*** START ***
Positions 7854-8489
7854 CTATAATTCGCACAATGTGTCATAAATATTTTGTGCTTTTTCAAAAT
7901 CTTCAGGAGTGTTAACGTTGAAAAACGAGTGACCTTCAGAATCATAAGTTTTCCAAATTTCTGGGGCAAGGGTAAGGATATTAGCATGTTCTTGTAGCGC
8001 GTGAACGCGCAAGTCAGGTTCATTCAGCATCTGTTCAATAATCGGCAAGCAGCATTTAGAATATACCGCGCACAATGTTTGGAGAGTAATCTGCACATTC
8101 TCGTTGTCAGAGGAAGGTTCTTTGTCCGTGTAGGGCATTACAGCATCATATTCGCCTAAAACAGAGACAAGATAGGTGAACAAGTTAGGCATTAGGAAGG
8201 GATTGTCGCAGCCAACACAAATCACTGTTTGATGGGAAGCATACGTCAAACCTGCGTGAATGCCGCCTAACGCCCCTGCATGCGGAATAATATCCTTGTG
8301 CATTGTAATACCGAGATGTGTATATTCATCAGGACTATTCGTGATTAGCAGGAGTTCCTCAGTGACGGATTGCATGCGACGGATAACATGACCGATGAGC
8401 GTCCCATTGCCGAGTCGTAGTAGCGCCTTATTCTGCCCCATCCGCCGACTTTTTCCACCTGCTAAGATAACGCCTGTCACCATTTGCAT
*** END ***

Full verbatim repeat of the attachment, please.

Positions 7854-8489
7854 CTATAATTCGCACAATGTGTCATAAATATTTTGTGCTTTTTCAAAAT
7901 CTTCAGGAGTGTTAACGTTGAAAAACGAGTGACCTTCAGAATCATAAGTTTTCCAAATTTCTGGGGCAAGGGTAAGGATATTAGCATGTTCTTGTAGCGC
8001 GTGAACGCGCAAGTCAGGTTCATTCAGCATCTGTTCAATAATCGGCAAGCAGCATTTAGAATATACCGCGCACAATGTTTGGAGAGTAATCTGCACATTC
8101 TCGTTGTCAGAGGAAGGTTCTTTGTCCGTGTAGGGCATTACAGCATCATATTCGCCTAAAACAGAGACAAGATAGGTGAACAAGTTAGGCATTAGGAAGG
8201 GATTGTCGCAGCCAACACAAATCACTGTTTGATGGGAAGCATACGTCAAACCTGCGTGAATGCCGCCTAACGCCCCTGCATGCGGAATAATATCCTTGTG
8301 CATTGTAATACCGAGATGTGTATATTCATCAGGACTATTCGTGATTAGCAGGAGTTCCTCAGTGACGGATTGCATGCGACGGATAACATGACCGATGAGC
8401 GTCCCATTGCCGAGTCGTAGTAGCGCCTTATTCTGCCCCATCCGCCGACTTTTTCCACCTGCTAAGATAACGCCTGTCACCATTTGCAT